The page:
As National Depression and Mental Health Screening Month comes to a close, and health officials warn of a difficult pandemic winter ahead, it's important for parents to know how to identify symptoms of depression in their teenagers -- and what to do about it.
Tracy Gladstone, Ph.D., is a senior research scientist at the Wellesley Centers for Women, as well as the inaugural director of the Robert S. and Grace W. Stone Primary Prevention Initiatives, which aim to research, develop, and evaluate programs to prevent the onset of depression and other mental health concerns in children and adolescents.
Gladstone and her team have screened hundreds of middle school and high school students for depression, both before and during the COVID-19 outbreak. Though the social isolation of the pandemic has not been universally problematic for adolescents, Gladstone thinks there is reason to believe that rates of depressive symptoms and symptoms of anxiety are higher now than they were before. She is available for interviews on how parents can be vigilant and seek help when they need it.
“The pandemic is having a tremendous impact on adolescents, and different teens are experiencing this time quite differently. In talking with many adolescents and their parents about the effect of the pandemic, I have heard stories about the isolation teens feel now, and about the stress of being separated from peers and school supports. I have also heard stories about how some teens are feeling better now without the stress of routine peer interactions and schedules that are too full with outside activities. It’s too simplistic to say that all teens are suffering from the life changes associated with the pandemic, but I do think that the current circumstances are forcing teens to manage significant changes to their routines, and the overall family and societal stress of this time is challenging for many young people.”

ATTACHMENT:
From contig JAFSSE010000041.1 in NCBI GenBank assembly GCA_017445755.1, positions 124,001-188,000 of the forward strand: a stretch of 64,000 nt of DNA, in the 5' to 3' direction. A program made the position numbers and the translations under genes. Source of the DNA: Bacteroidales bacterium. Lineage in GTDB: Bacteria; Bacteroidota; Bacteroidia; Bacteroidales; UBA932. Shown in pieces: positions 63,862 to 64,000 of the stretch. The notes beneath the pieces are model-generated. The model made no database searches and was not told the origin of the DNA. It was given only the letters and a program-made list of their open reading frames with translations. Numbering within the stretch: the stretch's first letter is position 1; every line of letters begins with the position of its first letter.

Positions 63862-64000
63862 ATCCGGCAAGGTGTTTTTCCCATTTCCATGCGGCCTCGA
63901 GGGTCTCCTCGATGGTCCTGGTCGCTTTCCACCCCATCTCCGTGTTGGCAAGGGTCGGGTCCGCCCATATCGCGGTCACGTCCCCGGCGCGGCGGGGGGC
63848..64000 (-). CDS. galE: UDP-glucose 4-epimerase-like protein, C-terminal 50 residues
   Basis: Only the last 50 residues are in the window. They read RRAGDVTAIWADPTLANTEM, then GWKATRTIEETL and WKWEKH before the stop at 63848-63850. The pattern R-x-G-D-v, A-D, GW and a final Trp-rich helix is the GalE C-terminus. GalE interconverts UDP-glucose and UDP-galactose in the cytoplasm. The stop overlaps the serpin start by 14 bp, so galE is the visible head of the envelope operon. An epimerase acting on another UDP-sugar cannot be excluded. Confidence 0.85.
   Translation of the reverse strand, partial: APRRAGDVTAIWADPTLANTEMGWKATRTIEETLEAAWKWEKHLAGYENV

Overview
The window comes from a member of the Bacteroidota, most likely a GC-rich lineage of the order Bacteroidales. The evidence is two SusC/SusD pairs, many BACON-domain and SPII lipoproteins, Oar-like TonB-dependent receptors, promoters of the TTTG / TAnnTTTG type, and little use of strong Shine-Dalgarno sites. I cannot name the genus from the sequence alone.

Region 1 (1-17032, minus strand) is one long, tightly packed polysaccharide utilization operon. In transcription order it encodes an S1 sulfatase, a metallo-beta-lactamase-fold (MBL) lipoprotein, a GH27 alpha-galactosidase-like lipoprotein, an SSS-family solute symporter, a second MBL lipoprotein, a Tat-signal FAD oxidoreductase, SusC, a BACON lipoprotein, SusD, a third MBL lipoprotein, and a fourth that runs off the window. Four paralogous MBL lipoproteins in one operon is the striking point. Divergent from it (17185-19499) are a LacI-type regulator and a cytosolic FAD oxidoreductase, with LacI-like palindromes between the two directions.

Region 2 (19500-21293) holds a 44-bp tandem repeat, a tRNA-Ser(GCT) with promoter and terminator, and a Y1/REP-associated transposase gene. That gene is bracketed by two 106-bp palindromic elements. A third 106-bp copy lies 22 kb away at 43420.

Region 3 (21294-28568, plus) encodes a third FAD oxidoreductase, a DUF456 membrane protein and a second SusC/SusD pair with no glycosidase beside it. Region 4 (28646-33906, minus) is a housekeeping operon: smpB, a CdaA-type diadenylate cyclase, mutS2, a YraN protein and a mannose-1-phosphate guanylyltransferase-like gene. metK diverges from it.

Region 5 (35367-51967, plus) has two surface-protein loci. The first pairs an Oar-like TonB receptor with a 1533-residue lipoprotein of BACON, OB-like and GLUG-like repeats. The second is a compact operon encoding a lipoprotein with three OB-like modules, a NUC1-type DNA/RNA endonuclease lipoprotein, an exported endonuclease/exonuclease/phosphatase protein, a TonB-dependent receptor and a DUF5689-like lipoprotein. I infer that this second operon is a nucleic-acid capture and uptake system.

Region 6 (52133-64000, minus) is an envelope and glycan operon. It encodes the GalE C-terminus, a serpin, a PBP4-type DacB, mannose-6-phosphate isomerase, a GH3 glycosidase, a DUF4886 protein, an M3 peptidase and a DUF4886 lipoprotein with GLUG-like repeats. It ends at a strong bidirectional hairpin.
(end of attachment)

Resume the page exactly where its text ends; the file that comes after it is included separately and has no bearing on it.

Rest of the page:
“Parents should expect that their teens may be feeling more depressed or anxious now, both with the pandemic and also due to the fraught political climate. Teens have different ways of exhibiting symptoms of depression and anxiety, but parents should look first for changes in their teens’ behavior that persist for a couple weeks. All teens have quiet days, or times when they seem extra worried about everything, and parents should not be concerned if they see periodic, fleeting changes to mood or behavior. But if your teen is generally warm and outgoing and suddenly seems irritable and withdrawn, and these symptoms persist over a couple weeks, then there is reason to be concerned.”
“Adolescents are often better than we think at sharing their experiences with symptoms of anxiety and depression when we ask them how they are doing. So often parents just don’t think to ask their teens how they are, and what they are experiencing, and what they need, yet through our work we have found time and again that, when asked, many teens are forthcoming with their feelings and concerns. My best advice for parents: Listen to your gut. If you are worried about your child, or if you worry they are struggling, then reach out to them and express your concern. Approach them when you, and they, have some time, and when you have privacy, and begin a conversation.”